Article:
Millie Knight to compete in Karate World Championships after skiing retirement

Millie Knight, Great Britain’s most successful Paralympic downhill skier, had not envisioned a trip to the Karate World Championships when she decided to take up the martial art as “just a hobby” while studying for her degree.

Yet that is precisely where the 24-year-old, who on Thursday announced she was hanging up her skis after winning four medals on her sport’s biggest stage, will find herself later this month after her hobby transformed into the next phase of her journey in elite sport.

Knight turned to karate after a leg injury sustained during the Beijing 2022 Paralympics and having suffered four career concussions.

By that summer she had been crowned both British and Commonwealth visually-impaired karate champion.

Knight became Great Britain's youngest-ever winter Olympian when she competed in Sochi
Knight became Great Britain’s youngest-ever winter Olympian when she competed in Sochi (Danny Lawson/PA)

She told the PA news agency: “I started karate and absolutely loved it, but I never had the opportunity to pursue it further, and when we came back from Beijing last year I decided I would join a proper club and pick it back up again and take it more seriously.

“I didn’t expect to take it this seriously. It was going to be just a hobby, but I love it. It’s the most incredible sport.

“I won the English championships and then was selected for the Commonwealth, and it was kind of at that point that it was like ‘oh, wow, this is more than a hobby’.

“When I won the Commonwealths that was just bizarre, and now I’m off to the world championships.”

At 15, Knight became the youngest British athlete to compete in a winter Paralympics, being named Great Britain’s opening ceremony flag-bearer that year for the 2014 Sochi Games, a memory that still remains a contender for the highlight of her competitive skiing career.

Four years later, at Pyeongchang in 2018, Knight picked up three Paralympic medals – downhill and super-G silver as well as slalom bronze. Her fourth – a downhill bronze – came at the Beijing 2022 Games.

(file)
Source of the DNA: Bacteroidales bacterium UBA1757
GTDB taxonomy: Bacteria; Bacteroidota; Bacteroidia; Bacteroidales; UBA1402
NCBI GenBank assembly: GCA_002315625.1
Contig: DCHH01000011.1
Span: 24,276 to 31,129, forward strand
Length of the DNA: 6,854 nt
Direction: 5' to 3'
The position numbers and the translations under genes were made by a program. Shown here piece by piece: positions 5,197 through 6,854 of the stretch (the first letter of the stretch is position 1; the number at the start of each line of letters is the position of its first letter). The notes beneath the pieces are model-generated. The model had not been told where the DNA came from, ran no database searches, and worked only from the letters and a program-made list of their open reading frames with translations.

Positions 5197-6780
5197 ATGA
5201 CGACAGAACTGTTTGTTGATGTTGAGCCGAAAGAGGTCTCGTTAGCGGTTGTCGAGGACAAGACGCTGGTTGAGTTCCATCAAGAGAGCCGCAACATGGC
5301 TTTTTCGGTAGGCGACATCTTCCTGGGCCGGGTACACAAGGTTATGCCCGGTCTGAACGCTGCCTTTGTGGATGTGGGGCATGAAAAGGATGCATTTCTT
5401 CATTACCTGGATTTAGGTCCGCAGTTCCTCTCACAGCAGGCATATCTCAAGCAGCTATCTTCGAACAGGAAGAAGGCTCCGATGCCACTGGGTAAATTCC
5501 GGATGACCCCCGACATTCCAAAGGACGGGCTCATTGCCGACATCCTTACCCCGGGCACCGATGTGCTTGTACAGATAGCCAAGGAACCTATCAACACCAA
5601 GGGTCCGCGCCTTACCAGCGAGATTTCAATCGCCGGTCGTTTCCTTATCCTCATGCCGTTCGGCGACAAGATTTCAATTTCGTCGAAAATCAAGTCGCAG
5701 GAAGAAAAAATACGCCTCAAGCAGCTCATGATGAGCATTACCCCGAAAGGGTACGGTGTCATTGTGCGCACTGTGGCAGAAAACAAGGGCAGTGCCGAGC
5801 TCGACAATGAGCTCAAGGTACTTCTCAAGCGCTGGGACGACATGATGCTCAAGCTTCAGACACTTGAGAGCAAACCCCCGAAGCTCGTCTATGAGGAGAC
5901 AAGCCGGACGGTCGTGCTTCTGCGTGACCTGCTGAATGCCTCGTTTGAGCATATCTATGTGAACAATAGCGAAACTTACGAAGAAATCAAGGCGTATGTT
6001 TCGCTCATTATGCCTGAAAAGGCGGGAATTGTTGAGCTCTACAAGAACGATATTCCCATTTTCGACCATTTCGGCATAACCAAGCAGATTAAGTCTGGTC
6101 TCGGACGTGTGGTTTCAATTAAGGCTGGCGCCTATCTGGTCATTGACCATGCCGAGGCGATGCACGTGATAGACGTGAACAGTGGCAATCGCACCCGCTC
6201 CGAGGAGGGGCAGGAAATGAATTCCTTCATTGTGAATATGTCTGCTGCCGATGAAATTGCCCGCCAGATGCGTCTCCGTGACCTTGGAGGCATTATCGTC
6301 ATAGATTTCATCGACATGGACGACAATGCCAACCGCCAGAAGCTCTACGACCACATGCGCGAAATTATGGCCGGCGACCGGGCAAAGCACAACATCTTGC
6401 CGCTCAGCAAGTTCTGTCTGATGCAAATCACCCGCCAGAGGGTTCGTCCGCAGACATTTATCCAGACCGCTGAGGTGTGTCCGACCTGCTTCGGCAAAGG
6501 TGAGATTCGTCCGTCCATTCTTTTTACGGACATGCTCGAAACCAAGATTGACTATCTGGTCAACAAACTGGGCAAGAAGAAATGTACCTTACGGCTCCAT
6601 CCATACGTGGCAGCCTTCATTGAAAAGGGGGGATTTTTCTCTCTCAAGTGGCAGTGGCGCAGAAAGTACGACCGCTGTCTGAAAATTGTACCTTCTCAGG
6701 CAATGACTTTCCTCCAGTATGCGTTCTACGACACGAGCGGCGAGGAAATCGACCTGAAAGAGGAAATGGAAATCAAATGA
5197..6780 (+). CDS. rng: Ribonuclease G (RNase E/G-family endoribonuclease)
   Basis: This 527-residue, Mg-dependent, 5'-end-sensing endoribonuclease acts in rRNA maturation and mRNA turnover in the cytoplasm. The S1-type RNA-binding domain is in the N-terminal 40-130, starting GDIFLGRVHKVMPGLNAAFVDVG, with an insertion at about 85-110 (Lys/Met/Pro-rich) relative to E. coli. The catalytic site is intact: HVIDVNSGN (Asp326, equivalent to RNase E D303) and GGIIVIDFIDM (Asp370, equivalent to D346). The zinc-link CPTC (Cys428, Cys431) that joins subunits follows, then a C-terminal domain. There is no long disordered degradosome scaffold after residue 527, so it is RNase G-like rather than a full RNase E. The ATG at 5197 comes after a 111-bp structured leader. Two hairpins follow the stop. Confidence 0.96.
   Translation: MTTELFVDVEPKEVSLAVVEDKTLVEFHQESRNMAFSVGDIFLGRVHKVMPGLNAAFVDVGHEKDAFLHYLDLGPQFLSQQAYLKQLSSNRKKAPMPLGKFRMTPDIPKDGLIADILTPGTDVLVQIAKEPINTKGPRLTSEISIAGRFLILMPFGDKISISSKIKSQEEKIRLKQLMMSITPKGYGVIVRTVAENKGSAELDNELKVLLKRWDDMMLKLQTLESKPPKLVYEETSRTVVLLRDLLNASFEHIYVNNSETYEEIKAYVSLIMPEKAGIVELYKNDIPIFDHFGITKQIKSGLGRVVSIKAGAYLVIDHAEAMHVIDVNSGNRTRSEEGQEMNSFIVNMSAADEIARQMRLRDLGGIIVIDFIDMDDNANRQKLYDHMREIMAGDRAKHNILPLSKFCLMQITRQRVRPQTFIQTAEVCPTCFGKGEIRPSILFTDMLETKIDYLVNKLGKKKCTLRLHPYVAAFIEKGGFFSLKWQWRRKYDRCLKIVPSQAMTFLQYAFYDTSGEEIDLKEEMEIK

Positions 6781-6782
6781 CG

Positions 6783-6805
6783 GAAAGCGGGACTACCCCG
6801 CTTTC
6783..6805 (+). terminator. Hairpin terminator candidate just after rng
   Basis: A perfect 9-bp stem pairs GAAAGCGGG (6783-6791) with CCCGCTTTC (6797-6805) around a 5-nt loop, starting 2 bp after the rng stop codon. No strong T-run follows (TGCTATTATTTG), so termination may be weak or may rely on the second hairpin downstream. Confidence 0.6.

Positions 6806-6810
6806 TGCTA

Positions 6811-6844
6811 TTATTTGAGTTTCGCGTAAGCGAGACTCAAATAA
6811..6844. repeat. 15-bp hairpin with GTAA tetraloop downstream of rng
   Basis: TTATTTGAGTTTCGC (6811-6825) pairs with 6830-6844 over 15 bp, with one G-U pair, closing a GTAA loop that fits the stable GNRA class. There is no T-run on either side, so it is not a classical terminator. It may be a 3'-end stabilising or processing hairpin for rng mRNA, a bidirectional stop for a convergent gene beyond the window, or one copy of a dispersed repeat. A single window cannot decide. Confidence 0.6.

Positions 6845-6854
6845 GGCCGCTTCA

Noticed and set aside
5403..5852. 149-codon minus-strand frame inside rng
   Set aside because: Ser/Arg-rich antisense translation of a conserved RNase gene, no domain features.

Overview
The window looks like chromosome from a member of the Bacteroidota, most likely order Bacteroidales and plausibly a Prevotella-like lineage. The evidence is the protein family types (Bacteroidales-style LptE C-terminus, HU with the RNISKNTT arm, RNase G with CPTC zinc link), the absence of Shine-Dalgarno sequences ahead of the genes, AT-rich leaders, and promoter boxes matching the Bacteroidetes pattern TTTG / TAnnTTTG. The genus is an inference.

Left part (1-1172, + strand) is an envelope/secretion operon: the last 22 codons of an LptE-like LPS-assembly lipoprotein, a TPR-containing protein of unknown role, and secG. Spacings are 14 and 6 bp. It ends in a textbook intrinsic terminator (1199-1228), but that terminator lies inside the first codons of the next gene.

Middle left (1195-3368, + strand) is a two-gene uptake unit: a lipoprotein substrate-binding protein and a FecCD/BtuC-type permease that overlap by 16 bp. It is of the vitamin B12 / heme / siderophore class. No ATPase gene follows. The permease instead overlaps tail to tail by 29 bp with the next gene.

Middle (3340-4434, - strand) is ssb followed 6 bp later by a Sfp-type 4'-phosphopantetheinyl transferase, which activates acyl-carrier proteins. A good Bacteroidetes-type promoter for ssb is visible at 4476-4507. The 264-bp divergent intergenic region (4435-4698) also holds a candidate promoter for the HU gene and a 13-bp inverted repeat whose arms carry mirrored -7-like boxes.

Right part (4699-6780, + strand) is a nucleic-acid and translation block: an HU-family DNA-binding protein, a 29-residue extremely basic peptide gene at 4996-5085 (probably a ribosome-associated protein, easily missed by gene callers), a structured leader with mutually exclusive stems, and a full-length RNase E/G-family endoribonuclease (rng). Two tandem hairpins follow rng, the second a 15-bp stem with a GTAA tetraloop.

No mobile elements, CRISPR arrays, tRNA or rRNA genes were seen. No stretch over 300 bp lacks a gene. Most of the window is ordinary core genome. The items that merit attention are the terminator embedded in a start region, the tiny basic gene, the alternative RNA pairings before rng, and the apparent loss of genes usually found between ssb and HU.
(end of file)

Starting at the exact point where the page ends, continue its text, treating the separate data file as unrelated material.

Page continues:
On Thursday, Knight – ranked world number 10 in her karate discipline – announced she was retiring from skiing, a decision she is relieved to be making on her own terms.

She said: “I’m very grateful, and now I’m really happy. It really has taken some time to come to this decision, but (now) I can talk about it with a smile on my face.”

Knight is working towards a degree at the Open University, where she is writing her dissertation on a topic close to both her heart and head: concussions in sport.

The Canterbury native, who lost the majority of her sight due to an infection when she was six, was hospitalised four times for concussions during her skiing career.

She said, “I would never wish (concussions) upon anybody. By far the worst injury that I have ever had.

“The recovery process itself is horrendous. There’s no set time-frame. It’s not something that is spoken about enough.”

The Concussion in Para Sport (CIPS) Group of medical experts and researchers in 2021 released a consensus statement, coming to the conclusion that “there is a paucity of concussion research related to para sport”.

The commonly-used Sport Concussion Assessment Tool 5 diagnostic test, for instance, includes criteria like assessing whether or not an athlete has double-vision – something someone with total vision loss would not be able to report, while balance tests may not be applicable to those with lower-limb or other disabilities affecting mobility.

Knight was hospitalised with concussions four times during her skiing career
Knight was hospitalised with concussions four times during her skiing career (Adam Davy/PA)

The group has developed recommended guidelines intended to help assessors adapt the tool to individual athletes, but Knight, who last year spoke at the International Concussion Consensus, hopes her dissertation will help spark more much-needed progress.

For now, she is enjoying the freedom of her new, non-contact sport where her risk of concussion has significantly lowered.

Knight added: “It’s far safer for your brain. I’m very much safe. It’s really nice that I can step out on the tatami and know that I’m going to be safe.”